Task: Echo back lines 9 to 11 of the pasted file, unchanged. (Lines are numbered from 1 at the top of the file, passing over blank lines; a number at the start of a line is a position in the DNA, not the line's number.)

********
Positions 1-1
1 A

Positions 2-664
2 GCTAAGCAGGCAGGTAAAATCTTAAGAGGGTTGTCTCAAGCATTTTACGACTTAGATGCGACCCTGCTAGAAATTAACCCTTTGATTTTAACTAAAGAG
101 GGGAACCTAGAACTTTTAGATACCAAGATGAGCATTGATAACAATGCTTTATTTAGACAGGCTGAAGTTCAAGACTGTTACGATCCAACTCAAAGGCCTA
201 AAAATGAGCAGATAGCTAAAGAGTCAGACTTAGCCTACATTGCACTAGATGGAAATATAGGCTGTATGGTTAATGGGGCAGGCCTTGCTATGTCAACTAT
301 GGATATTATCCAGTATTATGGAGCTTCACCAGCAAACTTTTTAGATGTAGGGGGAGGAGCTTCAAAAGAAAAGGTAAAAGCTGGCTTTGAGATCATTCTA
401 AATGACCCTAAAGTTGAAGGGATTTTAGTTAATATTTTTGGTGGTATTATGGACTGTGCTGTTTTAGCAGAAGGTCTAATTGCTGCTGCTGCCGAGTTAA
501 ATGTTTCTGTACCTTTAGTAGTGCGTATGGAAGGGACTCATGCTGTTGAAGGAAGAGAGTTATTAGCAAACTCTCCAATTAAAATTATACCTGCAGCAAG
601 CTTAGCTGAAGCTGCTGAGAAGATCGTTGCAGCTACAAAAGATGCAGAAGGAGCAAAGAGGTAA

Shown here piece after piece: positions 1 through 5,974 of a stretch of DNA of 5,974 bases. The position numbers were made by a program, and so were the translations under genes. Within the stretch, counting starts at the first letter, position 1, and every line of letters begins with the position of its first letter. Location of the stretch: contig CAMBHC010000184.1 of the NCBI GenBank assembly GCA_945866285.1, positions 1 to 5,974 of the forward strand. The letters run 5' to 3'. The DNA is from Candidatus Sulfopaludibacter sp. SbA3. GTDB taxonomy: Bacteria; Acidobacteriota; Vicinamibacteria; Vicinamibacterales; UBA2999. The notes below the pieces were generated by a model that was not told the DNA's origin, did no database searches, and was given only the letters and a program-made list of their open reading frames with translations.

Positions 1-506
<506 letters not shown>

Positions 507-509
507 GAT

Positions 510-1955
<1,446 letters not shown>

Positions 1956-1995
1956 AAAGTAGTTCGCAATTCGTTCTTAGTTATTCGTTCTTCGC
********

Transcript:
501 ATGTTTCTGTACCTTTAGTAGTGCGTATGGAAGGGACTCATGCTGTTGAAGGAAGAGAGTTATTAGCAAACTCTCCAATTAAAATTATACCTGCAGCAAG
601 CTTAGCTGAAGCTGCTGAGAAGATCGTTGCAGCTACAAAAGATGCAGAAGGAGCAAAGAGGTAA

Shown here piece after piece: positions 1 through 5,974 of a stretch of DNA of 5,974 bases. The position numbers were made by a program, and so were the translations under genes. Within the stretch, counting starts at the first letter, position 1, and every line of letters begins with the position of its first letter. Location of the stretch: contig CAMBHC010000184.1 of the NCBI GenBank assembly GCA_945866285.1, positions 1 to 5,974 of the forward strand. The letters run 5' to 3'. The DNA is from Candidatus Sulfopaludibacter sp. SbA3. GTDB taxonomy: Bacteria; Acidobacteriota; Vicinamibacteria; Vicinamibacterales; UBA2999. The notes below the pieces were generated by a model that was not told the DNA's origin, did no database searches, and was given only the letters and a program-made list of their open reading frames with translations.